I paid 3 euro to get inside the castle walls. I could have paid a little more to do the tour of the main tower but wasn’t willing to commit an hour of my time for information I would probably forget anyway. (I always buy a book or take brochures to remember the details my terrible memory can’t retain through tours.)
After leaving the castle, I back-tracked and crossed over to the other side of Ring Road to follow the Castle River Walk as far as it would go to Newton. You would not believe how many women and children I had to PhotoShop out of some of my photos. I swear, Trim must be having a baby boom. I have not seen so many babies in one place in all of Ireland!
Legend has it that the tomb of the “jealous man and woman”, found in St. Peter and Paul Cathedral can cure warts. I was not able to personally verify that. Ha.
The Priory of St. John was past the official walk, but it was just sitting by river, begging to be photographed.
So, now I will be slowly going through my remaining 1,000 plus photos. I have so many stories to share! I can’t wait to blog about all of them. In the back of my mind, I know there are probably hundreds of emails waiting for me back at work and lots to catch up on. Can’t I just stay on vacation forever??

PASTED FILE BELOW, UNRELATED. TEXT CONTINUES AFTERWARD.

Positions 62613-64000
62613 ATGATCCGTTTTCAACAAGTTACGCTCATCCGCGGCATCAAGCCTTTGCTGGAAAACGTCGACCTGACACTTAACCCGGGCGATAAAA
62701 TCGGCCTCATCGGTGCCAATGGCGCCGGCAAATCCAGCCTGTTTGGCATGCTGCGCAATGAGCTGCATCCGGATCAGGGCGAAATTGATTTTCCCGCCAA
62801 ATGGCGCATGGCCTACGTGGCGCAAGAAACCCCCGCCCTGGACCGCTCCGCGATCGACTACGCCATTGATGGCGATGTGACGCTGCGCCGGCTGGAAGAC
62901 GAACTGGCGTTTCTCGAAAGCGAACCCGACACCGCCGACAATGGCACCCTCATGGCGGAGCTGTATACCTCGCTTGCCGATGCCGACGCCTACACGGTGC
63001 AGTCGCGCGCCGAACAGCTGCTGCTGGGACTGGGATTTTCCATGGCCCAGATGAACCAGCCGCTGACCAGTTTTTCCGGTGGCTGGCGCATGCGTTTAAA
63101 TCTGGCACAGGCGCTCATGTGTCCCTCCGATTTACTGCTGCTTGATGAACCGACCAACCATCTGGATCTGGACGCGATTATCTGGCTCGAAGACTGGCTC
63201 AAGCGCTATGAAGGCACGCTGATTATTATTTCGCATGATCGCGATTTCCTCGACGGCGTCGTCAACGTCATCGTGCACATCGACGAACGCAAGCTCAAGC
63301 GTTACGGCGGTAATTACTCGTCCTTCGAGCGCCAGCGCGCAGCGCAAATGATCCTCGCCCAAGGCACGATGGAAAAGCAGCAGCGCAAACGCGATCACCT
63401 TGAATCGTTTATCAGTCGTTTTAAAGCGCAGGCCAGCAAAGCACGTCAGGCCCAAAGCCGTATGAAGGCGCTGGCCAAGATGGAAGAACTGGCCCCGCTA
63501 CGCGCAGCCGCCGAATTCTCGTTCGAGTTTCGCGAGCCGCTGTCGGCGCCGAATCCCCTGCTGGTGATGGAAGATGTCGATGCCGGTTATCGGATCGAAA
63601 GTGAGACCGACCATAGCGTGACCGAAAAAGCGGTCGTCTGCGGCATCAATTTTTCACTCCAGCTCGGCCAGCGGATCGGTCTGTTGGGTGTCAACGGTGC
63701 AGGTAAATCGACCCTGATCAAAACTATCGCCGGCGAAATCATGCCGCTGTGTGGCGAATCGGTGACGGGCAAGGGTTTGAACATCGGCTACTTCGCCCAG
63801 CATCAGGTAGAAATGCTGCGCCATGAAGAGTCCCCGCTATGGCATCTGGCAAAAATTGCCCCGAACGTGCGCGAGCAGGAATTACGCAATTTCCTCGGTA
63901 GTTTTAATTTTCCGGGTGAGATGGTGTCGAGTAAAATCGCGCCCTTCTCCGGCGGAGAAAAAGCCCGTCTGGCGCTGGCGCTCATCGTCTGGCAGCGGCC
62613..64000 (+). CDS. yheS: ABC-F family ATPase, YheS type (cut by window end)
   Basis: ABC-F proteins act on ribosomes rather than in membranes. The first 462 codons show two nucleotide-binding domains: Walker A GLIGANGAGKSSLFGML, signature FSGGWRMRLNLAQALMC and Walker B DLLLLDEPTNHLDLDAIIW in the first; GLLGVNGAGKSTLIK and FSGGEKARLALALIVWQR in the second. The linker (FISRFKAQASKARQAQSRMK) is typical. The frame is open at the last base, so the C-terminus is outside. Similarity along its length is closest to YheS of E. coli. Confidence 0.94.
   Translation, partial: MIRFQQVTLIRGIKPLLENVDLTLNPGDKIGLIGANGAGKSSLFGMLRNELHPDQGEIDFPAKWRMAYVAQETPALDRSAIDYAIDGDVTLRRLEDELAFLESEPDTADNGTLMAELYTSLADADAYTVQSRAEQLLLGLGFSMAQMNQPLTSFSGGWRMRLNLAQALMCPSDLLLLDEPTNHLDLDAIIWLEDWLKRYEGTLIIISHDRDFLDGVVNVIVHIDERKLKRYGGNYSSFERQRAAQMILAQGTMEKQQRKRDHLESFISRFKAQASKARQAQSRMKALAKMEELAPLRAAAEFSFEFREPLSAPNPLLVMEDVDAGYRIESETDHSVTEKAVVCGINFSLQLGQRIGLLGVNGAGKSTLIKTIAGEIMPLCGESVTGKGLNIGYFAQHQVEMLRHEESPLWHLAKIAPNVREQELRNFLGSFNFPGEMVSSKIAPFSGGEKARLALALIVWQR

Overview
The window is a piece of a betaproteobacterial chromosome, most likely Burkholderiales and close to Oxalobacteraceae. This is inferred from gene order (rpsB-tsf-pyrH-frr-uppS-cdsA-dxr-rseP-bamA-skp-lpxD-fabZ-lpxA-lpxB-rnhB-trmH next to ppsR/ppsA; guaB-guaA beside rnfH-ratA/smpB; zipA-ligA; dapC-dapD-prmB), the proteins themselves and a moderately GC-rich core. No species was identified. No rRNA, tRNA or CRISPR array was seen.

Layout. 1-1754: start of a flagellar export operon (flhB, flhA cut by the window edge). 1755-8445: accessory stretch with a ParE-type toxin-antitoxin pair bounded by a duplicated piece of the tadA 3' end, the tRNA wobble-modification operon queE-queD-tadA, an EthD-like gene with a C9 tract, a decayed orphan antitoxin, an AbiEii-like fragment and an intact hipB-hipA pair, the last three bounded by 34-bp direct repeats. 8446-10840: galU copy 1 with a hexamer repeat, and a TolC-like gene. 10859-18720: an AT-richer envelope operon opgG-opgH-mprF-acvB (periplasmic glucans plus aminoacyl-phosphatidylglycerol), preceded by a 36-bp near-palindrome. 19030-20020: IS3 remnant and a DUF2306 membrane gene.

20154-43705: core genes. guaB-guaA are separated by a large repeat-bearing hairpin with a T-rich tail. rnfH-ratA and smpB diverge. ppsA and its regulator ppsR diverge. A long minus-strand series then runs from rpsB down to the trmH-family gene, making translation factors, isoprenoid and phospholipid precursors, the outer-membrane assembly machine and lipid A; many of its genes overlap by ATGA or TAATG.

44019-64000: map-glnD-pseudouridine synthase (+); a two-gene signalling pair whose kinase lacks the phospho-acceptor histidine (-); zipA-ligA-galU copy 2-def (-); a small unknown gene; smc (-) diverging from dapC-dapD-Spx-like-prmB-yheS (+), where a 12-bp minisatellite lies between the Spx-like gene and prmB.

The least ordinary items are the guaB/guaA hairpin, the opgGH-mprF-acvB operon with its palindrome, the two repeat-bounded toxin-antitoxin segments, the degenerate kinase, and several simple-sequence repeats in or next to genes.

I love how Irish people pronounce “Ireland”. They say her name like that of a new lover with whom they have just parted ways, wistfully enchanted, possessed by a fondness that can never be fully realized. I have caught myself saying it that way too – love and loss rolled into three syllables. Ireland.
Who couldn’t help falling in love with her?
She is magic, an enchantress who sings of adventure and romance from her Celtic shores. She lures you in with her bittersweet song and haunts you long after she tosses you back to sea. Ireland.
She is cold reality, forcing you to swim back against the salty currents, wounded, just to get another burning glimpse. Ireland.
She makes her peace with you – once you let go of your own agenda and just love her. She opens up a colorful promise, like a rainbow painted across a steal-blue sky, sweet hope against heavy sorrow. She plucks you from the desolate beach of disappointment and offers a gift. Ireland.
Ireland’s gift to me is a story,”Spirited Away”. She gave me the time and space to discover that I am a writer, and unlike the fickleness of romantic love, writing is a passion that can’t be taken away from me. So I have returned to the Emerald Isle a third time to do just that – write. Who knows, maybe I’ll finish my first book while I’m here?